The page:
I’ll use three separate ways to calculate this:
Measuring the flow rate in the system, and the temperature differential across the hot water cylinder heat exchanger coil. The energy being, literally, pumped into the cylinder can be calculated from the flow and temperature difference across the coil.
These results are all in the same ball park. (!)
The sun is shining in a cloudless sky.
The Latitude is 52°N, Longitude 0°. ( I've got a bit carried away
with mapping here.)
The panel area is 2 m^{2}.
The time is noon.
We’re at an equinox.
The manifold capacity is 3.4L
Heat exchanger coil is 6 metre long of "Integron" copper finned tube.
External diameter 22mm, internal diameter 17mm.
The panel is at 30° to the horizontal.
The panel faces SE (135°)
The transit time is 2 min 45 seconds (165s). The time for the water to circulate once round the loop.
Coil transit time is 35 seconds.
Pipe run length (15mm) 22m
Internal diameter of 22mm pipe is 20 mm, 15mm is 13mm.
This is the lamest calculation but is also the easiest!
Our average hot water demand requires the gas boiler
(29.3kW Output rating) to burn for 10 minutes. This is 4.88 kWh.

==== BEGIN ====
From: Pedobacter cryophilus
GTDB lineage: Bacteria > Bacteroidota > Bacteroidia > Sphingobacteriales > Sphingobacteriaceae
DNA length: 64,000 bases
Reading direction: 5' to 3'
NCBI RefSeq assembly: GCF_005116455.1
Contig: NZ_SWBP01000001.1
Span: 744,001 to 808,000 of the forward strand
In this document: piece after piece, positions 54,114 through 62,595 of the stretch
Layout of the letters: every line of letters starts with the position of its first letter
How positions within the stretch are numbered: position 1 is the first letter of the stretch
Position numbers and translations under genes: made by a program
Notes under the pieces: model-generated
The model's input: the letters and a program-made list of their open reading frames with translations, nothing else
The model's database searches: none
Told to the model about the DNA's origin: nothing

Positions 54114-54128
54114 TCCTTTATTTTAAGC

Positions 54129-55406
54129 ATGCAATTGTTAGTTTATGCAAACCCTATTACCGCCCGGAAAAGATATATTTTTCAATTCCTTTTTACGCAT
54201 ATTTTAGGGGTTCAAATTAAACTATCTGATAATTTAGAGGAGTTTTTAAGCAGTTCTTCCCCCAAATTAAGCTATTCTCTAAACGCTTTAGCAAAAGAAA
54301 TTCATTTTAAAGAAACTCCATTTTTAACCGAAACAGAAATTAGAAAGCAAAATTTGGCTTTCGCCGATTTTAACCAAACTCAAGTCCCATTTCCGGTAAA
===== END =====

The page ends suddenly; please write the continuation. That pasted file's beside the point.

8hrs duration of sunshine satisfies the same hot water demand.
4.8/ 8 = 610 W
Need to find the capacity of the various components in the circulating system
Manifold, pipe work, heat
exchanger coil.
The coil
Coil is 6 metres long of "Integron" copper finned tube.
External diameter 22mm, internal diameter 17mm
Capacity 1.6 L.
The pipe-work
21.5m of 15mm pipe-work in circulation.
Pipe capacity (13mm mean internal diameter.)
3.14 * 6.5 * 6.5 * 22,000 mm^{3} = 2.8L
Capacity of circulating system
(CapTot) = Manifold + pipework + coil.
(CapTot) = 3.4 + 2.9 + 1.6 = 7.8L
Validation of the coil capacity against total pipework capacity can be checked with the transit times.
(The time a "packet" of water takes to flow around the system.)
flow rate in coil 1.6/35 = 46 mL s-1
flow rate in circuit 7.8/165 = 47 mL s-1
47mL s-1 ( 0.17 m^{3}h-1)
The Grundfos pump manual quotes a range of flows from 0 to 0.7 m3h-1. At 0.19 m3h-1 the pump produces a head of 1.2m. (.32mA at 243V) P = 77W not the rated 25W !!!!
Heat calculation
7.2°C is measured across the coil.
SH of water = 4.19
KWs (kJ) = dt * SH/ flow = 30.2 / 0.047 = 642W (This is useful heat – it warms the water!)
1.0°C is measured from the manifold to the top coil.
SH of water = 4.19
KWs (kJ) = dt * SH/ flow = 4.19 / 0.047 = 89.1W
Assume the return pipe drop is the same = 178W (This is not useful heat – it warms the attics!)
Thermomax TMO500 is 60% efficient at 60°C.
Full sun power 1 kW per m2
At noon the angle of the sun (altitude angle) is 90 – 52 = 38°.
Insolation value at surface = sin (38°) = 615W (The extra path length through the atmosphere.)
Panel area is 2 m^{2}.
The roof tilt effectively increases this by 1/ cos (tilt) = 1.154 * 2 m^{2} = 2.3
m^{2}
Manifold Power = 2.3 * 615 * 60% = 851W
Heat loss in pipe run.
Water 60°C
Ambient 20°C
15mm diameter pipe.
Insulation calculations